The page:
Top 10 Blockchain Colleges And Universities In The US
Due to an increase in the popularity of blockchain technology, a lot of students in the US have developed an interest in this tech. Numerous US-based universities have noticed this over the last several years. Because of that, they invested heavily in creating entirely new courses that are dedicated to studying this technology and possibly finding new use cases for it.
Both blockchain technology and cryptocurrency are still new, with only a decade behind them. Because of this, they are still difficult to teach, especially since they are created on a foundation of several other complex industries. These include business, computer science, law, economics, and alike.
This is why it is difficult to rank universities with blockchain courses properly. Still, the increase in demand for these courses has grown large enough that students are trying to find the best college possible in order to understand this tech properly. This is why we will still try to rank different US universities, in order to find the best ones.
The Methodology Behind the Ranking
University ranking is based on three factors — the number of blockchain organizations on campus, the number of courses that study blockchain technology, and access to the blockchain industry.
The most importance will be placed on the number of courses that each university offers. This does not mean that the top ranking universities will have the best quality courses. Instead, only the number of courses will be included.
Blockchain-related campus organizations will be the second most important factor during the ranking. This includes organizations that will allow students to join different research groups and get the first-hand experience with this technology. The ranking also won't make a difference between university-sponsored organizations and regular student groups. Instead, it will be based on professionalism, impact, and reach of these organizations.
Finally, access to blockchain communities and networks will be the final aspect of the ranking. This will include various blockchain-related events, meetups, and possible connections. While this is the third most important aspects in university evaluation, it is still important, since it allows students to access the blockchain industry and explore it for themselves.
Top 10 US-Based Blockchain Colleges and Universities
1. Stanford University
Stanford University has easily made the top of the list, and its reputation as the leader in this field continues to grow. The university offers not only excellent courses but also professionals who agreed to teach them. These include Kathryn Haun, Andreessen Horowitz's general partner, and former federal prosecutor, as well as Balaji Srinivasan, Earn.com's former CEO. Apart from teaching Bitcoin course, Srinivasan is also the current CTO at Coinbase.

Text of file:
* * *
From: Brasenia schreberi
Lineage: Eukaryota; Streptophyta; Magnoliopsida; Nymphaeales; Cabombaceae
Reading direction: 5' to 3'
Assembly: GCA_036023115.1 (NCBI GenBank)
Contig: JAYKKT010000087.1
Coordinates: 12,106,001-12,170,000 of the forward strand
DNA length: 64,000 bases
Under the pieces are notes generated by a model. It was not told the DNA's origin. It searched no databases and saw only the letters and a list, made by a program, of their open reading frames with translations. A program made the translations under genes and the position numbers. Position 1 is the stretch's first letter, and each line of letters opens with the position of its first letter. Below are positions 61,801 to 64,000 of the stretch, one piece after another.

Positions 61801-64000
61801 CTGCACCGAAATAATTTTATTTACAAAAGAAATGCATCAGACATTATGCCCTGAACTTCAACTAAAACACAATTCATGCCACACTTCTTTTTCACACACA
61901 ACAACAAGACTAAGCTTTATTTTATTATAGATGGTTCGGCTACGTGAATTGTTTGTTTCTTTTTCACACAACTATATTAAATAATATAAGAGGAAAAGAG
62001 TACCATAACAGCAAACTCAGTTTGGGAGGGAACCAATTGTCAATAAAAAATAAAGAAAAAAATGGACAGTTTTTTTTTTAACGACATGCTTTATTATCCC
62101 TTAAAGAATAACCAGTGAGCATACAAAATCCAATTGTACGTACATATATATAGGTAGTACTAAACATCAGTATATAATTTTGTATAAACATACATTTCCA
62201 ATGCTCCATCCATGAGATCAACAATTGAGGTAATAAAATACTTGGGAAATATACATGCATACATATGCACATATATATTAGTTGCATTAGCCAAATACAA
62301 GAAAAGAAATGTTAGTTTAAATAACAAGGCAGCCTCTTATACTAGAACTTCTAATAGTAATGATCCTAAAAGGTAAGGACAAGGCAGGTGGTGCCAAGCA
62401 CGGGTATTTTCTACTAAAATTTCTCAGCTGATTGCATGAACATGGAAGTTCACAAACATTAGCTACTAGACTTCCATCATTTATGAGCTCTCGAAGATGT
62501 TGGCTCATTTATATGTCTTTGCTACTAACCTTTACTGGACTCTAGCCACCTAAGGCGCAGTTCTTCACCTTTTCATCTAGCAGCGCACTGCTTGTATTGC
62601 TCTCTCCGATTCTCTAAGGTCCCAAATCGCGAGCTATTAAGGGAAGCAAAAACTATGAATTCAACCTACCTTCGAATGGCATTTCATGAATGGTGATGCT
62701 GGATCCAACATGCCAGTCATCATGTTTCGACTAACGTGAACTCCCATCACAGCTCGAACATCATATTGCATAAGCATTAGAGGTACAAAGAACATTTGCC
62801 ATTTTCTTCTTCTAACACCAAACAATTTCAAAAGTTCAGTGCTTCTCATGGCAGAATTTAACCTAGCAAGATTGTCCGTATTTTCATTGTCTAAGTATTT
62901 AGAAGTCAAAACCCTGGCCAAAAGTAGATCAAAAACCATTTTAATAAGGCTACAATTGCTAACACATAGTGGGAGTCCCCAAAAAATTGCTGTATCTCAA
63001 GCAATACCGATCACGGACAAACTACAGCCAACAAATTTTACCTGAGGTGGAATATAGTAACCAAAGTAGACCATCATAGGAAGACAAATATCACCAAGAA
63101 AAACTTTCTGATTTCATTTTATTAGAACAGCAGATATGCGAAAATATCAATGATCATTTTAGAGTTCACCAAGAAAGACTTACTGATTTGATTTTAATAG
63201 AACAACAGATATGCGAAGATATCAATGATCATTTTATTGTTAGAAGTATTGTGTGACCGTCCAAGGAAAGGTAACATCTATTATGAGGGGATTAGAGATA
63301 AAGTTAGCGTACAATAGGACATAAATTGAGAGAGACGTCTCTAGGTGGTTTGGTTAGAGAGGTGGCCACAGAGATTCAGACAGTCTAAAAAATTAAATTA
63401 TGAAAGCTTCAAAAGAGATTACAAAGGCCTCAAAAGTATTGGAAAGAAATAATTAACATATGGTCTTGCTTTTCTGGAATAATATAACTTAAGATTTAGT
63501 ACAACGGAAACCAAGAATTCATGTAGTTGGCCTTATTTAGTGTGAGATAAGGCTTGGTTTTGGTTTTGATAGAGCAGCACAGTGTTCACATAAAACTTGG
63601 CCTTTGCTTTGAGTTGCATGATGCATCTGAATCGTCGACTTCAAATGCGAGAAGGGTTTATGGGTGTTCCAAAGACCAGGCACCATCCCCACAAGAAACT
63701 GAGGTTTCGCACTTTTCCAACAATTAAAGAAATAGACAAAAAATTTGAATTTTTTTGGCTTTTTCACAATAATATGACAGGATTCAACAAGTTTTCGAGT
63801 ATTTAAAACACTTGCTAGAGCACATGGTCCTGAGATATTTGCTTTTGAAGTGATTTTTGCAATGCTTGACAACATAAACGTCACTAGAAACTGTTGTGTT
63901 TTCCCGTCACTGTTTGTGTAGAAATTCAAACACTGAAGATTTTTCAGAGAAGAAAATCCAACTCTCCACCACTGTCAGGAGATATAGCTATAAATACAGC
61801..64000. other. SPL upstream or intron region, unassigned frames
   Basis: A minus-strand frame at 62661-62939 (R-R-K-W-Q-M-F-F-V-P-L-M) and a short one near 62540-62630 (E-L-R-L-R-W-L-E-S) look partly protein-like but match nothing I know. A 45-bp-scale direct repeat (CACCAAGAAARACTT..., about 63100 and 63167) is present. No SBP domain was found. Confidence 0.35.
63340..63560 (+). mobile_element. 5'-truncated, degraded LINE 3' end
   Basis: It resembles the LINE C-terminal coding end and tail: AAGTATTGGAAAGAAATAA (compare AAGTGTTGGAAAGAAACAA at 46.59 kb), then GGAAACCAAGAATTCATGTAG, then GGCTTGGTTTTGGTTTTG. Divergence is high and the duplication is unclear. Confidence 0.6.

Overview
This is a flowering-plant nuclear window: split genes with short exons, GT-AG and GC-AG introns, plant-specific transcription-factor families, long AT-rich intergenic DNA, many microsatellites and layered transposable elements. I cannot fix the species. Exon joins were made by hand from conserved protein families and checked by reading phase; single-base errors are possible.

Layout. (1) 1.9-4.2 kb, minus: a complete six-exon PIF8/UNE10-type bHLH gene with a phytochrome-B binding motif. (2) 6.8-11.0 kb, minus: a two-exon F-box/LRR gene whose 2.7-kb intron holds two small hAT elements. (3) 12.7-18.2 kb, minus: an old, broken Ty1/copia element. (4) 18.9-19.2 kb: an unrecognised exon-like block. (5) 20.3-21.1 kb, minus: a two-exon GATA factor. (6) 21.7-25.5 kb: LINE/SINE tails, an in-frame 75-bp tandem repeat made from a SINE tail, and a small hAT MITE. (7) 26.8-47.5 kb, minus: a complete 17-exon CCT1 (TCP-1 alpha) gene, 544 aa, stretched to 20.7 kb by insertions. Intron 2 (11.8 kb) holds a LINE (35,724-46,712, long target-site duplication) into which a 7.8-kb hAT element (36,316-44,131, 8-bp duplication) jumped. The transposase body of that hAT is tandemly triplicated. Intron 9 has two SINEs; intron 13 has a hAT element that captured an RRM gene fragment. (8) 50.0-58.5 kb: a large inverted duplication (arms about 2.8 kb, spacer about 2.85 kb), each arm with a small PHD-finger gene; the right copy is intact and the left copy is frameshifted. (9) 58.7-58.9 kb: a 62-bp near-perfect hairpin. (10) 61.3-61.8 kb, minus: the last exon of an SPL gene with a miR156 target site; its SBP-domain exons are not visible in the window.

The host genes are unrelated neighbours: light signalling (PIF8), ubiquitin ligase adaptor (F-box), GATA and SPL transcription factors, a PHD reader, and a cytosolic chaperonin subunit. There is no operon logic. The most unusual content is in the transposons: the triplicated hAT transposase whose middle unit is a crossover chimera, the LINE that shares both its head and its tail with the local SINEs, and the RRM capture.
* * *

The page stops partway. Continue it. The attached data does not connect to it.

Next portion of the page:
Additionally, Stanford also received numerous investment from the blockchain space. Its research was funded by several big entities, such as the Ethereum Foundation.
UC Berkeley is the only public school that this list will have, but even so, it ranks second. This serves to prove that universities can teach even blockchain technology courses without having to charge high tuitions. UC Berkeley already has quite a reputation as one of the top engineering schools in the US. Because of this, it is not surprising that it offers multiple courses that study blockchain.
One of its best courses carries the name “Blockchain, Cryptoeconomics, and the Future of Technology, Business and Law.” Clearly, the course covers three great industries, and it also requires professors from schools of business, law, and computer science.
Finally, Berkeley also has one of the biggest and best campus communities — Blockchain at Berkeley. This is a student organization that builds products but also educates about blockchain tech. Additionally, it also offers paid consulting services for numerous companies, including Qualcomm and Airbus.
3. New York University
NYU was among the first universities to start teaching crypto and blockchain courses. The first such course was launched as far back as 2014 when two professors — Geoffrey Miller and David Yermack — offered a course that would focus on the new technologies. The course is called “Digital Currency, Blockchains and the Future of Financial Services”, and it studies the economy, banking, and influence of cryptocurrencies over these and similar areas.
Furthermore, NYU also offers some of the best blockchain-related extracurriculars as well. It even held the first Bitcoin hackathon supported by the university. Apart from that, it offers some of the most popular campus organizations, such as the Blockchain Digital Asset Forum, and Blockchain Lab.
Finally, New York itself provides a perfect point of access to numerous blockchain startups that are a part of an active ecosystem. This is a great opportunity for students to get internships, and possibly even jobs.